Barbara Riis-Christensen: Common Core initiative leaves much to be desired

August 16, 2013 

I read the articles in the Merced Sun-Star regarding Common Core. After speaking with retired teachers, I learned that since the 1960s the jargon of "problem-solving," "critical thinking" and "critical analyses" have been used to describe new teaching programs.

Regarding the English curriculum of Common Core, only 50 percent of classical literature will be taught.

Classical literature is the foundation of our nation. It teaches children to investigate their surroundings; to make wise decisions, to have empathy; it teaches them how to exercise their liberties.

Anthony Esolen, a professor of Renaissance English literature at Providence College in Rhode Island, states: "What appalls me the most about the Common Core Standards is the cavalier contempt for great works of human art, thought and literary form. … We are not programming machines; we are teaching children. We are not producing functionaries, factory like. We are to be forming the minds and hearts of men and women. Frankly, I do not wish to be governed by people whose minds and hearts have been stunted by a strictly utilitarian miseducation.

"The English Language Arts (ELA) in Common Core minimizes reading of literary classics, but rather focuses on informational texts. A member of Common Core Validation Committee, Dr. Sandra Stotsky from the University of Arkansas, refused to sign off on the ELA standards because of the poor quality, elimination of emphasis on literature and lower reading level."

As you might or might not know, algebra will no longer be taught in the eighth grade. It will be taught in the ninth. This will slow down the advanced students. In the teaching of math in Common Core, critical thinking methods put the cart of why in front of the horse of how. Memorizing times tables and doing other basic math functions sets the foundation of why. Many of us are show-me-how-to-do-it type learners. Show us how first, and then we will understand.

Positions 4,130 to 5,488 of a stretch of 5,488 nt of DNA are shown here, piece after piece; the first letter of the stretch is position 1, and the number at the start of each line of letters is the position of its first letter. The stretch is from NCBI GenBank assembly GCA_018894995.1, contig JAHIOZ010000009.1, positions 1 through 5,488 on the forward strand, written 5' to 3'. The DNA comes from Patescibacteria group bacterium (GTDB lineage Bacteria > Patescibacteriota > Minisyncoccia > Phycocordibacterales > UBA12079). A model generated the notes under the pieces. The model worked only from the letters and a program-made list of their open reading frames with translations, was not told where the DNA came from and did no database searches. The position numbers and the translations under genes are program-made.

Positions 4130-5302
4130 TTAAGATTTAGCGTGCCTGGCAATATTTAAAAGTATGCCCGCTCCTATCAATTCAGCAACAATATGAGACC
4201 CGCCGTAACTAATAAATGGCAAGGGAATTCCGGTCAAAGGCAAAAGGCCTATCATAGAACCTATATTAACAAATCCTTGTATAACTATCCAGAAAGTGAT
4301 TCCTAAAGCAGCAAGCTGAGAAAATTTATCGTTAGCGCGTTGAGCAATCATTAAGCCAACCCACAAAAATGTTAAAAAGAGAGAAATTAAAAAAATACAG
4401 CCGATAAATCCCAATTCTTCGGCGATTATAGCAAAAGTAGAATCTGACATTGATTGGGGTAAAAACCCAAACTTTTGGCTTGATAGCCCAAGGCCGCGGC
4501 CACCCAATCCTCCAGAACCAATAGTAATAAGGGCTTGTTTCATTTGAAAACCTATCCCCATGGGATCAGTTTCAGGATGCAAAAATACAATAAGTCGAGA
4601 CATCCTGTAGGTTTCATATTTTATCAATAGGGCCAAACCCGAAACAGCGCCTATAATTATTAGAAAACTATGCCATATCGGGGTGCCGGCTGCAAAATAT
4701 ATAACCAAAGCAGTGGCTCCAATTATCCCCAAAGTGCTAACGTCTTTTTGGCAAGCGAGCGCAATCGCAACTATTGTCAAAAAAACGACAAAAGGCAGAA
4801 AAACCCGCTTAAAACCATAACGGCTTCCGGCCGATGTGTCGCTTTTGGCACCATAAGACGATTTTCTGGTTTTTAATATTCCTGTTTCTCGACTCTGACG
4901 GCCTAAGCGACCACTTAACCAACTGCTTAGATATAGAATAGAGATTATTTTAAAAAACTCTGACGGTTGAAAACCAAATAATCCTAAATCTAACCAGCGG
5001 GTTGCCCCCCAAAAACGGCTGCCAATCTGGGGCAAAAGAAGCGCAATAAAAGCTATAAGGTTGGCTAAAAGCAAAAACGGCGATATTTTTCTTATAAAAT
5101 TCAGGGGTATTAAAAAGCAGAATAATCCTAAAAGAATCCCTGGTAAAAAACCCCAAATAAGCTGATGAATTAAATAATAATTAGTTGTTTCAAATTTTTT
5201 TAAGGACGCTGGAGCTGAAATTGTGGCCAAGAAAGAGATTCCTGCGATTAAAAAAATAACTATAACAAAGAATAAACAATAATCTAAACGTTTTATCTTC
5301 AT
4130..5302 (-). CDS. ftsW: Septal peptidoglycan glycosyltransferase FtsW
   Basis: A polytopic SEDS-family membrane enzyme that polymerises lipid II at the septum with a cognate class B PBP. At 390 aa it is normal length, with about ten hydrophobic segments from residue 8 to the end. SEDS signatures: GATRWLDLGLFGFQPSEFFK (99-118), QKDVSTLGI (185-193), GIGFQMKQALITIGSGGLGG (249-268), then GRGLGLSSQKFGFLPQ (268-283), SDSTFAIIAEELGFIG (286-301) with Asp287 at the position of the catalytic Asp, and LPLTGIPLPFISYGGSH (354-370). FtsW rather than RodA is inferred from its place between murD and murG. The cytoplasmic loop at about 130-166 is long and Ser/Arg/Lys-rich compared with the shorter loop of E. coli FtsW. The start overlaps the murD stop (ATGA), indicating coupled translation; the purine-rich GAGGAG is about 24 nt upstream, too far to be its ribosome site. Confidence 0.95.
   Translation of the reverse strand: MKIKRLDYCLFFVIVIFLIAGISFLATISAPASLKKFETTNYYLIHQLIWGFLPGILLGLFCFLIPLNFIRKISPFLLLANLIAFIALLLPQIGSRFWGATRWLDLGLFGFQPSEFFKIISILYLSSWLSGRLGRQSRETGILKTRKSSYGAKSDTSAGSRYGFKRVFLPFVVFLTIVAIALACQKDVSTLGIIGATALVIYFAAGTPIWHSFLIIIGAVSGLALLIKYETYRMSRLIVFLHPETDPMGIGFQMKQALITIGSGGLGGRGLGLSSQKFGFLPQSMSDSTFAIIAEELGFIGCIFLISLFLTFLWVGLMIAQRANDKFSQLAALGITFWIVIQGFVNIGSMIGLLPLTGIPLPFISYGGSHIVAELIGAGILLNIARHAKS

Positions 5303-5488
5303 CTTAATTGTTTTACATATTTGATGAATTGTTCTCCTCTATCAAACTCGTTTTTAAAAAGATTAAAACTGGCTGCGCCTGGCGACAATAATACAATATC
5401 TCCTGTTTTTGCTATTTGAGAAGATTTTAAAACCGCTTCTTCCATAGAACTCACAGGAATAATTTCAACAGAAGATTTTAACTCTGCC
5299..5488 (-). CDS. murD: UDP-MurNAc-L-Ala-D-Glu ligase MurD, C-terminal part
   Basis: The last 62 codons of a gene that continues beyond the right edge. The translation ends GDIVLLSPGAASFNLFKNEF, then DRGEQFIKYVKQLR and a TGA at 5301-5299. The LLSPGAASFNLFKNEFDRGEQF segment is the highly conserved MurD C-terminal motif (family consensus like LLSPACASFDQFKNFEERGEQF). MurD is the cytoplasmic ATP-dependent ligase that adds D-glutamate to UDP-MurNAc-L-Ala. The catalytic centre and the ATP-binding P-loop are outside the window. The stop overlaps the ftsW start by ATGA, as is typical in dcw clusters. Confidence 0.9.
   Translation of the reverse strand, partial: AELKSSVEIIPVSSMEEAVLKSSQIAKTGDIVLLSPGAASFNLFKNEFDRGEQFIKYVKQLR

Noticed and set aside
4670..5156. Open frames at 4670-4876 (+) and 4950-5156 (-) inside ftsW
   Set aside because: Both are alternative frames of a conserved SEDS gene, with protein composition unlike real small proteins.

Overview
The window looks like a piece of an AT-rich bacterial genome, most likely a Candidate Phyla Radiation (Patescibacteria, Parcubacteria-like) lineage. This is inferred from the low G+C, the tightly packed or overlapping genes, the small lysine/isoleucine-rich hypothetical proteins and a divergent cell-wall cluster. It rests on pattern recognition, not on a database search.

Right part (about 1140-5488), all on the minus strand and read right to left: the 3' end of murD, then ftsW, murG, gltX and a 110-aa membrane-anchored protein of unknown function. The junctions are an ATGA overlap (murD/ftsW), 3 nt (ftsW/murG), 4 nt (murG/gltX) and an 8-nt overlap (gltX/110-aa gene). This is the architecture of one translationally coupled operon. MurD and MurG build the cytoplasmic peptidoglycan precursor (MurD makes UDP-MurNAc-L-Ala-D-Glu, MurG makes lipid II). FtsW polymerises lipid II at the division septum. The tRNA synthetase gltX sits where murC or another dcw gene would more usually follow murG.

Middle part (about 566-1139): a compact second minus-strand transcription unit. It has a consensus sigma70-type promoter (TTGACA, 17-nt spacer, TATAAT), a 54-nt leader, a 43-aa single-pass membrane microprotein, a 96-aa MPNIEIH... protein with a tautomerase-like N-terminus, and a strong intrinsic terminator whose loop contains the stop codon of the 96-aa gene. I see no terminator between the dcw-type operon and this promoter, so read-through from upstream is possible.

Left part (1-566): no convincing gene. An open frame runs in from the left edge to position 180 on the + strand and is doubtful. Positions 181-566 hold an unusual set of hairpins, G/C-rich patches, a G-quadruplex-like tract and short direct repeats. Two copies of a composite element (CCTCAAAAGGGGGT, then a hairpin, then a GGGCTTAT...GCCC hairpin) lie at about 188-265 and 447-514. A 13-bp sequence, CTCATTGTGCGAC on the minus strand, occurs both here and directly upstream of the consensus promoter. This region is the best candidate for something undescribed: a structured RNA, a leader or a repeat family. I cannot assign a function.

In relation to mathematics, James Milgram, the only mathematician on the Common Core Validation Committee, also refused to sign off on the standards because of their poor quality. He stated, "It's almost a joke to think students (who master the common standards) would be ready for math at a university."

Will the teachers be able to decide what should be taught in their classrooms or will Common Core be in charge of the lesson plan? The answer is Common Core. Since this will be a federalized program, that is supposed to teach the same lessons throughout the nation, the lessons will be scripted. Common Core is a one-size-fits-all education and does not address the unique individuality of each child.

Nicholas Tampio, who teaches critical theory at Fordham University, says, "America needs many kinds of excellent programs and schools: International Baccalaureate programs, science and technology schools, Montessori schools, religious schools, vocational schools, bilingual schools, outdoor schools and good public schools. Even within programs and schools, teachers should be encouraged to teach their passions and areas of expertise. Teachers inspire lifelong learning by bringing a class to a nature center, replicating an experiment from popular science, taking a field trip to the state or national capital, or assigning a favorite novel. A human being is not a computer, and a good education is not formatted in a linear code."

According to Orlean Koehle, president of the Eagle Forum of California, "When there is a national education program in place, it is almost impossible to have any influence on changing policy or program. Your local school board, state school board, state legislators, and the governor will be powerless to change it."

It is important that the child's education should be in the hands of the parents, local and state school boards — not with the federal government.

The author is a resident of Atwater.

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